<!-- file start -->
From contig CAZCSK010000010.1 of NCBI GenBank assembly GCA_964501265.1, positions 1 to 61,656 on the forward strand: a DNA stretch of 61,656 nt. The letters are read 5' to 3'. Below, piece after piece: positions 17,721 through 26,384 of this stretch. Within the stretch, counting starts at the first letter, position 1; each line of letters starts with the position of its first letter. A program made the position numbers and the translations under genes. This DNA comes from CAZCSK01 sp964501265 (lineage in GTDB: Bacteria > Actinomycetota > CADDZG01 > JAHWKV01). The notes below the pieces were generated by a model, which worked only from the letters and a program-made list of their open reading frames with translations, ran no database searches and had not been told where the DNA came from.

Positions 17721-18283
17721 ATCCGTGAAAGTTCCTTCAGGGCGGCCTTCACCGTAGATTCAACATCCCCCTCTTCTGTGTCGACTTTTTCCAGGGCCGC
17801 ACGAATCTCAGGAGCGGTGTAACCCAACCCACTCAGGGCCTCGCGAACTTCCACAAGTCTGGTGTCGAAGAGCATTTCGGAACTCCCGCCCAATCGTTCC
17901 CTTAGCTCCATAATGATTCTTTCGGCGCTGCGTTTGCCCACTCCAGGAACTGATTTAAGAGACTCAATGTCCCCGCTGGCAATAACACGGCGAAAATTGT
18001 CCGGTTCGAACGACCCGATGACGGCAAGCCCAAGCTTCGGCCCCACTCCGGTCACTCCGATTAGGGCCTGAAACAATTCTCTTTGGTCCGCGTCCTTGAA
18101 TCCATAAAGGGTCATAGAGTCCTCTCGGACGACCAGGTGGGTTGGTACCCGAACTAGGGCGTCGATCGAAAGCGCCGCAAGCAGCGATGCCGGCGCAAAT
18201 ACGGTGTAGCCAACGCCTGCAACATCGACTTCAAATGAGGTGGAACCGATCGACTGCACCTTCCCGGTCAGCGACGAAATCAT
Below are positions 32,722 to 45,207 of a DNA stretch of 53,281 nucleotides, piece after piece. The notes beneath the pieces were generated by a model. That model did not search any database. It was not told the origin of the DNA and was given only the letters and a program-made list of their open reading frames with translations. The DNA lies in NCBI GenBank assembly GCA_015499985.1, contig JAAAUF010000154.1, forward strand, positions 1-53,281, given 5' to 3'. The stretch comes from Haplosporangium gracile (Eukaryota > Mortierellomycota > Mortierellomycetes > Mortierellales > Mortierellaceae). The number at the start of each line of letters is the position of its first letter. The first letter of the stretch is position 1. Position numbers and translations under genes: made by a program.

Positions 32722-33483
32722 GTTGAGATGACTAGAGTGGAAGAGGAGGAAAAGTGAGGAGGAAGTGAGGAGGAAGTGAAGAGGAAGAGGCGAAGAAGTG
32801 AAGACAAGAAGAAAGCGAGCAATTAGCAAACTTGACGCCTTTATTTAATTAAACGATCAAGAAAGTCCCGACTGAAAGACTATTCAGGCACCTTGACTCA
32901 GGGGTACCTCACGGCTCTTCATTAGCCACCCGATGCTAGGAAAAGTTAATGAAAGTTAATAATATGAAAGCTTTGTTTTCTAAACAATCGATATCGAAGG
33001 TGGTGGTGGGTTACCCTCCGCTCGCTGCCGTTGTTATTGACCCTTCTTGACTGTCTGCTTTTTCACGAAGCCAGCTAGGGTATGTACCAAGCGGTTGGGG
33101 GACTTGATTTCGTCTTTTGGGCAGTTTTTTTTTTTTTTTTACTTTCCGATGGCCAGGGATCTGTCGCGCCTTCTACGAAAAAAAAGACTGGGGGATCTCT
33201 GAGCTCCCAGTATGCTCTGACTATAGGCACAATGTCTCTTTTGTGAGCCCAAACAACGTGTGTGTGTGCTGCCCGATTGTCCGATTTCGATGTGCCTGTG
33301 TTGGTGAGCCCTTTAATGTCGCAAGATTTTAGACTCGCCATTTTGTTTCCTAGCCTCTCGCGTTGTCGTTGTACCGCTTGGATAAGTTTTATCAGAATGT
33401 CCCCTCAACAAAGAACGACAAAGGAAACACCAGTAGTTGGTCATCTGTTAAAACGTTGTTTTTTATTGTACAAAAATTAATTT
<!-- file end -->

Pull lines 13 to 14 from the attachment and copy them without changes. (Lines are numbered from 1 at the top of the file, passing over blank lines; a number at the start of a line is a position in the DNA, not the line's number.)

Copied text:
32901 GGGGTACCTCACGGCTCTTCATTAGCCACCCGATGCTAGGAAAAGTTAATGAAAGTTAATAATATGAAAGCTTTGTTTTCTAAACAATCGATATCGAAGG
33001 TGGTGGTGGGTTACCCTCCGCTCGCTGCCGTTGTTATTGACCCTTCTTGACTGTCTGCTTTTTCACGAAGCCAGCTAGGGTATGTACCAAGCGGTTGGGG